The KonMari approach is usually summarized by the methods that she demonstrates in the show, methods that have become mainstream:

  • sorting items by category rather than location;

  • keeping only those that “spark joy”; and

  • folding clothing to stand up in a drawer.

Yes, this was our New York wardrobe “color” palette.

Yes, this was our New York wardrobe “color” palette.

All of this is great, but I don’t think it is the real value of the KonMari technique. After all, this step-by-step advice has been around long before her book. I call this “first-order” decluttering: using methods and processes to evaluate our possessions. Ever since moving into my very first apartment after college, I had been addicted to such first-order advice. One site I visited religiously was Apartment Therapy, an interior design site with tantalizing photos of impeccably designed apartments. It also had lots of tips for curating one’s own space. As a self-professed organizational obsessive, I quickly learned all of the tricks. Some of the classic ones included:

I ate it all up. I had an outbox. I had a photo outbox. I took things to Goodwill every month, and I spent an inordinate amount of time thinking about a capsule wardrobe. These protocols did make a difference, but they also raised lots of questions for which I had no answers. Why did I find it so hard to part with things that were clearly no longer useful? Why did I continue to accumulate things after repeated declutterings? Why was the process so emotionally taxing?

The embarrassing array of things in my photo outbox at one point.

The embarrassing array of things in my photo outbox at one point.

Second-Order Decluttering: Stuff is Feelings

There’s a reason those articles come back year after year: they’re a short-term fix. They focus only on what to do, rather than why we do. Any effective behavioral change must deal with things like motivations, emotions, and values. Diet habits work this way. Exercise habits work this way. Why would our stuff habits be any different?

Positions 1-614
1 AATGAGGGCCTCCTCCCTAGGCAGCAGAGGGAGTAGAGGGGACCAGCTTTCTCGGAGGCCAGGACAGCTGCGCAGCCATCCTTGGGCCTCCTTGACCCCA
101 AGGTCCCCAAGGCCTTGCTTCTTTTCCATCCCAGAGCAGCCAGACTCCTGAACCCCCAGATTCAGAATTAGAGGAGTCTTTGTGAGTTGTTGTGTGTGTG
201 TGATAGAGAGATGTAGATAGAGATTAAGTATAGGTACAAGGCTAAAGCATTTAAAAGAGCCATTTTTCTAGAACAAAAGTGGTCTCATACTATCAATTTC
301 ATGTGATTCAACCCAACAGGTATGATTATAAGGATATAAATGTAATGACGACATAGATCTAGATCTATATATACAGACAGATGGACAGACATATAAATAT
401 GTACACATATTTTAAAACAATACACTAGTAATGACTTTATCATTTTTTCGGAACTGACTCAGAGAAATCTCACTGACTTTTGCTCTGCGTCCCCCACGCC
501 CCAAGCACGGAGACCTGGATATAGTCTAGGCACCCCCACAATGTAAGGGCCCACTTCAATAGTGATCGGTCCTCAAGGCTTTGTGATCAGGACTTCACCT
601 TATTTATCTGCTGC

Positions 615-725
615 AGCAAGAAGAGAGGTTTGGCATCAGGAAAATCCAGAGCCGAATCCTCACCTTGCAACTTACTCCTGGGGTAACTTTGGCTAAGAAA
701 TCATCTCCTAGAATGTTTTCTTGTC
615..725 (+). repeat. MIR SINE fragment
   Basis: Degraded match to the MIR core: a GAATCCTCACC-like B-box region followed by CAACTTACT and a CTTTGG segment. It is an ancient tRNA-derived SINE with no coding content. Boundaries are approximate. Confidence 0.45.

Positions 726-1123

The genius of Marie Kondo’s teachings is the connection between stuff and our emotions. She knows that stuff is often a manifestation of our inner lives. This is why cleaning house often has a cleansing effect on our spirit. The magic of decluttering is that it is slightly easier to deal with physical manifestations of our feelings than our feelings themselves. The KonMari method forces people to confront the physical manifestations of their feelings by piling them into a gigantic pile, the visual absurdity of which encourages those people to face the reasons why they created the pile in the first place (btw, seeing people’s shock at the enormity of their clothes/toys/shoes piles is a highlight of every episode of the show).

The first life-changing realization of the KonMari method is that it is based on feelings. Rather than think about an item’s cost or current value, how broken or useful it is, Kondo’s famous “spark joy” test requires that you think about how you feel about something. It is an emotional test! There are two holistic benefits to this approach: one, if you are not someone who likes to connect with your emotions, this is an excuse to work on that, ratty t-shirt after ratty t-shirt. Two, the hardest decisions about our stuff likely will flag deeper emotional issues standing in the way of our dreams.

Indeed, it is in the most challenging moments of discarding that our deepest emotions emerge. The second life-changing realization of the KonMari method is that it tells us specifically WHICH feelings tend to hold us back. I found this wisdom on pages 181-184 of the book when she explains why it is so hard for us to let some things go:

“But when we really delve into the reasons for why we can’t let something go, there are only two: an attachment to the past or a fear for the future.”

BOOM. That’s the bombshell. It’s a bombshell because I’ve found that failure to thrive IN LIFE is due to these same two things. Consider that. How many people do not take the steps towards a better job, a creative passion, a relationship, because of fear? How many people barter their own chance at being joyful today for yet another day to dwell on the bitter wrongs of the past? So many of us, including me, do these things. Fear and regret and anger and bitterness and all of the emotions that hold us back similarly manifest in the things we hoard against all reason.  

Consider the fear of scarcity, perhaps the most common fear I saw on the Netflix show. Many of us know that person (are that person?) who keeps everything JUST IN CASE. The fear of scarcity often has roots in a different time, place, or circumstance -- the Great Depression, a developing country, or a poor childhood. However, it often no longer serves a rational purpose in our lives. Although raised by immigrant parents who save every piece of molded plastic (because, true, it is very hard to manufacture molded plastic yourself), I learned from thrift stores in Manhattan that ALMOST NO MATERIAL POSSESSIONS are scarce. People threw out nicer thing than I will ever own in gigantic piles every, single, day. Scarcity for most of us is not a present-serving reality, but an emotional delusion created by fear.